A memorial for the 22 people that died in a mass shooting in Portapique, Nova Scotia.
Tim Krochak/Getty Images
- In April 2020, 22 people were killed in Portapique, Nova Scotia.
- The Mass Casualty Commission determined police made crucial errors that cost numerous lives.
- The commission was created after criticism from victims’ family members about how police handled the event.
A public inquiry into Canada’s worst mass shooting has revealed fatal mistakes by police.
In April 2020, amidst the COVID-19 lockdowns, 22 people were killed in Portapique, Nova Scotia, by 51-year-old denturist Gabriel Wortman. An investigation led by an independent public inquiry, also known as the Mass Casualty Commission determined Canada’s national police force, the Royal Canadian Mounted Police, made errors that cost people’s lives.
The shootings took place in the rural community of Portapique, and the communities of Wentworth, Debert, and Enfield, Nova Scotia.
Mistakes ranged from officers accidentally shooting at a fire station in their attempts to stop Wortman, to the RCMP notifying the public on Twitter and Facebook that there was a mass shooting instead of issuing a province-wide alert.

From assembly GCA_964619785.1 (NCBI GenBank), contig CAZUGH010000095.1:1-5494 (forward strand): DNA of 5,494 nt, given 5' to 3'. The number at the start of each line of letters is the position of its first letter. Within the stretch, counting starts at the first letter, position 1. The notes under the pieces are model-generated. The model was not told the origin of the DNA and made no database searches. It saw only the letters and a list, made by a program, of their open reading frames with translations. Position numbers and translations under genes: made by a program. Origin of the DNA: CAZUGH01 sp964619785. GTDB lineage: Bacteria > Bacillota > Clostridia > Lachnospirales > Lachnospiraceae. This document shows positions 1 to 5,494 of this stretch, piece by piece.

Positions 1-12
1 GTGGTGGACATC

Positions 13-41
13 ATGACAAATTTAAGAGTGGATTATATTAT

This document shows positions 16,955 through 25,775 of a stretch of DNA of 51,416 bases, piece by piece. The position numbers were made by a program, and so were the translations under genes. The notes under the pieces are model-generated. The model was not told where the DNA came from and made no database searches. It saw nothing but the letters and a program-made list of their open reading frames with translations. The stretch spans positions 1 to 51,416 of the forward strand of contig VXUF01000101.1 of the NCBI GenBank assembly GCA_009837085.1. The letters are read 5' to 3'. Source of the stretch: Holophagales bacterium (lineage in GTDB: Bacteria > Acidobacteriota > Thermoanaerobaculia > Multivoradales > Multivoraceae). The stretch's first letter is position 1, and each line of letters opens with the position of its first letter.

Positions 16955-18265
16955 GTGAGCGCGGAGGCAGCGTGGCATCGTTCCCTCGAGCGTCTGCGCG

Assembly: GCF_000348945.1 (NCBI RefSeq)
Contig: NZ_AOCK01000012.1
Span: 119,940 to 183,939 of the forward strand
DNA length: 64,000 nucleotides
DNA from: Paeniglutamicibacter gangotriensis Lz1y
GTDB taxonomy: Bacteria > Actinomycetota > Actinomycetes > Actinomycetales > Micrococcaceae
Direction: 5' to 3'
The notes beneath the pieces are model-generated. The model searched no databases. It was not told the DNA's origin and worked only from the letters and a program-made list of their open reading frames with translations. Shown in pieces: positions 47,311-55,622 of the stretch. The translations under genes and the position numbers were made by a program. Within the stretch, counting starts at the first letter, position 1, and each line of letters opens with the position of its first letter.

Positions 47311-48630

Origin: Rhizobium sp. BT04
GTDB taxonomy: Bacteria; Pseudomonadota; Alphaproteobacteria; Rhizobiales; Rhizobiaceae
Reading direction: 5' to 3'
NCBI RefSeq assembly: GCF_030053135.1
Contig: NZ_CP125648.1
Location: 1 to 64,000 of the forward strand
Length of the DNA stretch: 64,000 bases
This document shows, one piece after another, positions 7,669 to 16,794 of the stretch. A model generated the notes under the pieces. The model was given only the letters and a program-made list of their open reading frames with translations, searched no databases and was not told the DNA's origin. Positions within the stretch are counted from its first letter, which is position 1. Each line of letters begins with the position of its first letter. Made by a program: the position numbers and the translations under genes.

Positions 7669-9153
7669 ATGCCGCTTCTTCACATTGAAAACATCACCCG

According to Vice News, police initially thought Wortman had died or was hiding in the immediate area after he killed multiple people. During this time he drove hundreds of miles to an area an hour outside the province’s capital.
The only reason Wortman was eventually shot and killed was due to a chance encounter with police while filling up the gas tank of a stolen car.
Saltwire reported that at one of the commission testimonies, Dave MacNeil, chief of the Truro Police Service said “there had to be a lot of catastrophic failures for this guy to be on the loose for 13 hours, driving through Nova Scotia.”
The commission was created in response to public criticism from victims’ family members about the RCMP’s response. It is expected to continue its investigation in the coming months and have a final report ready by November.